Prof. Annmarie Schimmel: “Most Westerners fail to recognize the difference between Islamic traditionalism and fundamentalism.” [Archives:1997/44/Interview]

November 3 1997

Professor Annemarie Schimmel is a German orientalist of a worldwide renown. Born in 1922 in Erfurt, Germany, she became infatuated with the Orient at the tender age of 15. She studied Arabic, Persian, Turkish, and Islamic art at the University of Berlin. In 1941, at the age of 19, Schimmel got her Ph.D. in Arabic literature and Islamic art from the University of Berlin. Five years later, she received her Habilitation degree in the history of religions from the University of Marburg. Up to her retirement in 1992, Schimmel occupied several high academic posts in various universities around the world. For a quarter of a century, she held the post of professor of Indo-Muslim Culture at the famous Harvard University. Being retired does not mean that she has stopped her academic research. In addition to a busy schedule of lecture and seminar tours around the world, Schimmel is currently an honorary professor at the University of Bonn. The various, highly esteemed honors and accolades heaped on Schimmel include the Great Order of Merit (Germany), the Hilal-i Imtiaz (Pakistan), the Order of Science and Art (Egypt), the Turkish Order of Merit, the Golden Hammer-Purgstall Medal (Austria), the Johann Heinrich Prize (Germany), and several other awards and medals from Pakistan, the USA, and Turkey. During her recent visit to Yemen, Bin Sallam of Yemen Times met Prof. Schimmel and filed this interesting interview.
Q: You visited Hadhramaut and other areas. How do you see these places? A: I was interested in Hadhramaut since I was a child because I read a wonderful book with photographs from Hadhramaut and that was a long time ago. When I came here in 84 it was not possible to visit Hahramaut. Yemen was not yet unified. I am very happy to see it now. I found many interesting things and met interesting people. We had good talks in Seioun and Tareem. It is a place where I really would like to stay for more time.
Q: Have you visited Zabeed? A: That was during my first visit in ’84. One of my students from Harvard wrote here doctorate dissertation about the medieval history of Zabeed. So we went together. I also visited Marib last time. I have seen a number of many interesting places. During this visit I also saw Thula and Kawkaban.
Q: What are your impression of Yemen? A: I am very very impressed how Sanaa and Yemen in general have developed. When I came for the first time in 84 it was still a comparatively small place. But it is growing tremendously. I see very much progress here.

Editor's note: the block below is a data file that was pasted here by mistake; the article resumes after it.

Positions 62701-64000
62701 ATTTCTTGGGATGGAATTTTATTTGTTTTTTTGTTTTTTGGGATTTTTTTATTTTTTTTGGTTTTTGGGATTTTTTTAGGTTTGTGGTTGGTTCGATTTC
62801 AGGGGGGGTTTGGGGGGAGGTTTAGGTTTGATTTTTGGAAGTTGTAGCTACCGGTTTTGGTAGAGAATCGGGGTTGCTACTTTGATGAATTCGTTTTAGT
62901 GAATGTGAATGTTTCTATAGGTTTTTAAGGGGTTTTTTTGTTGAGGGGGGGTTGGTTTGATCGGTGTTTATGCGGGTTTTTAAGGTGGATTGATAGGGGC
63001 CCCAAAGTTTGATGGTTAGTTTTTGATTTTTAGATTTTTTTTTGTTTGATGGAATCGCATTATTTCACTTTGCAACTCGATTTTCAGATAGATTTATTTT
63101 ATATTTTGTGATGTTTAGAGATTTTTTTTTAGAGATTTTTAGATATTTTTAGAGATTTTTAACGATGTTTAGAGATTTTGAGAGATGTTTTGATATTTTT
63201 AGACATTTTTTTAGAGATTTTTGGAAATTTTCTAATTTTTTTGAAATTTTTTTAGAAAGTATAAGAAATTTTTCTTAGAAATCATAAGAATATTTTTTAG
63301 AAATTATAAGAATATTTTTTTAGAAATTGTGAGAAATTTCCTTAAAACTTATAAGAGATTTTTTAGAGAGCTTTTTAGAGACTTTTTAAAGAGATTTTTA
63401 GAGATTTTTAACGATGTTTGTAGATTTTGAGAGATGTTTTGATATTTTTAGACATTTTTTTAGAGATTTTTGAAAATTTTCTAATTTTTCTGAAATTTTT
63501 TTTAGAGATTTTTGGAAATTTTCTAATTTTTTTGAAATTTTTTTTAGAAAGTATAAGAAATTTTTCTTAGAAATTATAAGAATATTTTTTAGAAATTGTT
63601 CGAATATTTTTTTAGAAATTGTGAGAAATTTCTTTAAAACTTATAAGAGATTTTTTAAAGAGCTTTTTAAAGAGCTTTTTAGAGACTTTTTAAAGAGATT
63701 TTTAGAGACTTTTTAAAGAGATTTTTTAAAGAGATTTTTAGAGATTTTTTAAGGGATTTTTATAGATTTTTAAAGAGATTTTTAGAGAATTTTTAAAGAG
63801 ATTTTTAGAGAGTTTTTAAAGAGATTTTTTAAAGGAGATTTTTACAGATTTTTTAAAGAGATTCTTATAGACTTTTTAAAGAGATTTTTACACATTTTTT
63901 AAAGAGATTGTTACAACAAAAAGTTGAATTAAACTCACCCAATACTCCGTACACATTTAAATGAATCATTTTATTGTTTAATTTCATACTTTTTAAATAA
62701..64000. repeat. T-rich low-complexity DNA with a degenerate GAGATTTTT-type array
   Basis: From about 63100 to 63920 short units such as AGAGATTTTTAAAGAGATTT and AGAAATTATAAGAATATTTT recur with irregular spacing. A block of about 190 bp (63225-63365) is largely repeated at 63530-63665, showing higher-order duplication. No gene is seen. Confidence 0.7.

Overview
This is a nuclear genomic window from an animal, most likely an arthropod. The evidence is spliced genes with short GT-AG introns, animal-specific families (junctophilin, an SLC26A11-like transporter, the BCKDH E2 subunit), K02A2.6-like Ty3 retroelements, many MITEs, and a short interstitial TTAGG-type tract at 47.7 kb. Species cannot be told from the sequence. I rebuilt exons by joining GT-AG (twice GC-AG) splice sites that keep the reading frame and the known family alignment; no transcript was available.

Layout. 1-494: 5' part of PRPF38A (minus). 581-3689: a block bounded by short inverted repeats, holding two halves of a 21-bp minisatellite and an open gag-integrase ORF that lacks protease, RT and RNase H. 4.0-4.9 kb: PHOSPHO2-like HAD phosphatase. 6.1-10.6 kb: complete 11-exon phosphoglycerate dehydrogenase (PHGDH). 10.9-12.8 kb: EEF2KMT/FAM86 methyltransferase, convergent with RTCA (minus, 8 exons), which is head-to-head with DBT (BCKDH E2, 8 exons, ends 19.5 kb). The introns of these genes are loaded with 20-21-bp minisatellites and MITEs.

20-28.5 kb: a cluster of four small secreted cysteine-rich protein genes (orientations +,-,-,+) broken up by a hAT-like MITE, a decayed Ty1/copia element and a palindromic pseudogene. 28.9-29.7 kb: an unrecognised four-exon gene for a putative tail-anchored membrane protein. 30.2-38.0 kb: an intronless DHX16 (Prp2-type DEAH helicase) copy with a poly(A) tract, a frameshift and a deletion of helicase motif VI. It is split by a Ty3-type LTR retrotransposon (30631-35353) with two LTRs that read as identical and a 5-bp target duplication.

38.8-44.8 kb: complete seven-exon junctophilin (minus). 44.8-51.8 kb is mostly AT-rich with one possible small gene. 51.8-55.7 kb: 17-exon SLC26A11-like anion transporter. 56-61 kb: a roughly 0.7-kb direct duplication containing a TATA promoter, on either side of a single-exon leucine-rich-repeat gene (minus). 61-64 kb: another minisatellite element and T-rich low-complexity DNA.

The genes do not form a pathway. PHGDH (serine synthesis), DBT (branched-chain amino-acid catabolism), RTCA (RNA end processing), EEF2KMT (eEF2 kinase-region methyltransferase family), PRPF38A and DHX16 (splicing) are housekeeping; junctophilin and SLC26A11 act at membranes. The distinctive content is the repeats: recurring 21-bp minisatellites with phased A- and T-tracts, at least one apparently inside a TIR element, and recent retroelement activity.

Q: What have you discussed in your meetings with Yemeni intellectuals? A: We usually discuss questions of the dialogue between East and West. Is it necessary to speak of a clash of culture? I always say it is not necessary because we have to learn about each other and we have to foster a better understanding between the Western European and the Americans, on the one hand, and the Muslims all over the world on the other. So I don’t believe in a clash of cultures.
Q: Yemen is a traditional society, but not a fundamentalist one. Does the West make the difference? A: This is a very interesting question because many Westerners, especially the media, do not know the difference. For them, every Muslim is a fundamentalist which of course is nonsense. They cannot discern between the various aspects of Islam. We just have some German newspaper people here. I think after their visit they’ll understand the difference very well between traditionalists and fundamentalists. These are completely different things.
Q: Yemen has a basic Eastern identity. Now it is trying to learn Western values. How do you see the results? A: I think that we all have to learn from each other. A traditional culture should not exclude learning from another part of the world. I am, for instance, impressed to see all the satellite things on roof tops and modern technology is here. But I don’t say that this is contradictory. Every country has to develop in technology. Otherwise, the difference would be too big. But I know so many traditionalist Muslims who remained faithful to the values of their culture and yet have no difficulty in using modern gadgets which we can see here. I think what else one can do: We cannot ride on a camel all through Yemen when we are in a hurry. It is not only the case in Yemen, but in many other Arab countries as well.
Q: Which Muslim country has achieved a harmonious mix between East and West? A: I have not visited all Muslim countries, but I see how they are striving I would say that Morocco is a country which seems to be rather successful.